The contention of petitioner/appellee that the respondents/ appellants could not disavow their own act, In re the letter of Minister Jangaba to the County Attorney, mentioned supra, is sound, for the house that is divided cannot stand. Therefore, in our opinion, the doctrine of estoppel invoked by petitioner/ appellee is applicable, and the respondents/appellants are estopped from attacking the authority of their colleague, the Assistant Minister of Justice for Litigation at the Ministry of Justice. East African Company v. Dunbar, [1895] LRSC 5; 1 LLR 279 (1895).

As to the statute of limitations contention, the petitioner/ appellee cited the following authority:

“Unless otherwise specifically provided by statute no statute of limitations shall bar any action brought or any defense or counterclaim interposed by the Government of the Republic of Liberia.” Civil Procedure Law, Rev. Code I :2.7.

Counsel for petitioner/appellee argued that since indeed under this statute, one cannot plead the statute of limitation against the government, the converse is also true, that the government’s defense based upon the plead of statute of limitation against an individual should also not prevail. Therefore, he said, the plead of statute of limitation should be overruled.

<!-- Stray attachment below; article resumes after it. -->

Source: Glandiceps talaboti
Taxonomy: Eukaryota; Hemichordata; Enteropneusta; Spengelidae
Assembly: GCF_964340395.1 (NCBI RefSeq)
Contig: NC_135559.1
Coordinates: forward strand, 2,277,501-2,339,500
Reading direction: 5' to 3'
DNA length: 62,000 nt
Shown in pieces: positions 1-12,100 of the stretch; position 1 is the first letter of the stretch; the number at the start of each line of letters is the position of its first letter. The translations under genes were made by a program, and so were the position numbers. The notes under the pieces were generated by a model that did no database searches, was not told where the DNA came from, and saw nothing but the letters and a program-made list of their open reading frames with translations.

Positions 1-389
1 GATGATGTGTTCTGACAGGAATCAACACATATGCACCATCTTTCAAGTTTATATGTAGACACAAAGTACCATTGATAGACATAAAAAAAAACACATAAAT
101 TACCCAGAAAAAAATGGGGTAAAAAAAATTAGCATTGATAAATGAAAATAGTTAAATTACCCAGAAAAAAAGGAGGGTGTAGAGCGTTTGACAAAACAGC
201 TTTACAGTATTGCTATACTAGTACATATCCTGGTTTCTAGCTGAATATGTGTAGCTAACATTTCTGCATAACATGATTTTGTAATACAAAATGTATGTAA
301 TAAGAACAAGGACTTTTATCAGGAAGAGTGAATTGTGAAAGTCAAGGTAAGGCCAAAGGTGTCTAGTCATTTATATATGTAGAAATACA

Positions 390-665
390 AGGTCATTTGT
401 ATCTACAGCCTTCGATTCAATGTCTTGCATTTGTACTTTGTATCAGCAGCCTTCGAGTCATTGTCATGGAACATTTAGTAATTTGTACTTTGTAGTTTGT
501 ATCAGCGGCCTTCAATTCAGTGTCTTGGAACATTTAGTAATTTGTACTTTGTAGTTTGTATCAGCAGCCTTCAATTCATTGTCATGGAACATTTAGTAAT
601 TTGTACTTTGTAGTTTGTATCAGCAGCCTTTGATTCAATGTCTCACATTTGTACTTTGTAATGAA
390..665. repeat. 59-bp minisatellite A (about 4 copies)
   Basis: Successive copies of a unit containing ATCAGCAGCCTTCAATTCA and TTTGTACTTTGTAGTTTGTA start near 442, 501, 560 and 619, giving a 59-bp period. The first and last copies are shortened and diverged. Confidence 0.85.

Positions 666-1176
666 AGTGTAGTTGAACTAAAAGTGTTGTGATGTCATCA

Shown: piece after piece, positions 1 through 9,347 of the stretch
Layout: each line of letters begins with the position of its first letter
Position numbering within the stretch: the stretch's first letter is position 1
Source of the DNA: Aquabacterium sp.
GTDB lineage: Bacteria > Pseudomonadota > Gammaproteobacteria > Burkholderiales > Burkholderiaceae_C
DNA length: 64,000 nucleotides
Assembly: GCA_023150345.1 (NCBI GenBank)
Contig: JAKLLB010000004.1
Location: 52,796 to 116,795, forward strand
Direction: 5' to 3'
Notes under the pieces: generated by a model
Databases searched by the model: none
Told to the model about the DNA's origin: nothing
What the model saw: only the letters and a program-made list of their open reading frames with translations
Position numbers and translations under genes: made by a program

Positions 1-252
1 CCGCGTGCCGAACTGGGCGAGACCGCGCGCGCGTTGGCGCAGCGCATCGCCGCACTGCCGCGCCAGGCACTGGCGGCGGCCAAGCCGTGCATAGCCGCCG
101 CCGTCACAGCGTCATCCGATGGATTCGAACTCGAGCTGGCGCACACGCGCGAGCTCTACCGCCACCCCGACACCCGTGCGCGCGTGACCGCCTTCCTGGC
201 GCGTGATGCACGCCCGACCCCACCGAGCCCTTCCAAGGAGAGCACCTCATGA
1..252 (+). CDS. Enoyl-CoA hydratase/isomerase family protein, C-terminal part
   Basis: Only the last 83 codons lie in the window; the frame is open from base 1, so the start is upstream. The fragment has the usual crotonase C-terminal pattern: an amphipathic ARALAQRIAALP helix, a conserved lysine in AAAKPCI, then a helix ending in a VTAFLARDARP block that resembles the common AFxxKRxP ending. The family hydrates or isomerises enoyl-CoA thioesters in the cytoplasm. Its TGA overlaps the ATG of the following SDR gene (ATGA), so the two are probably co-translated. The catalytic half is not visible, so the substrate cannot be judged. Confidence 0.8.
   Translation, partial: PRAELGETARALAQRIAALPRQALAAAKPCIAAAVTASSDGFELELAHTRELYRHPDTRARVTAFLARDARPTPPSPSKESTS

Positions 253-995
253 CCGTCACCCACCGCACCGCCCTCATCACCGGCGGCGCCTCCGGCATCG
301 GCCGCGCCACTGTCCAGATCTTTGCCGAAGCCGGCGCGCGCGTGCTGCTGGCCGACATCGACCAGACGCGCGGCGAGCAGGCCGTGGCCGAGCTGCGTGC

The statute merely provides that the statute of limitation cannot be pleaded against the Government of Liberia. There is no provision in the statute stating that the government cannot succeed in a suit against it on the basis of the statute of limitation. Indeed, there is space for judicial deduction to supply the gap and construe the statute to make it effective under the notion of equal justice in order to balance the equation. The contention of the petitioner/appellee has posed a question, in our opinion, to be decided for the first time in the judicial history of this country. In our view, the argument of the petitioner/appellee is logical, for if the statute does not run against the government, it is fair enough for the statute not to run against an individual in a case in which the Government of Liberia is a party.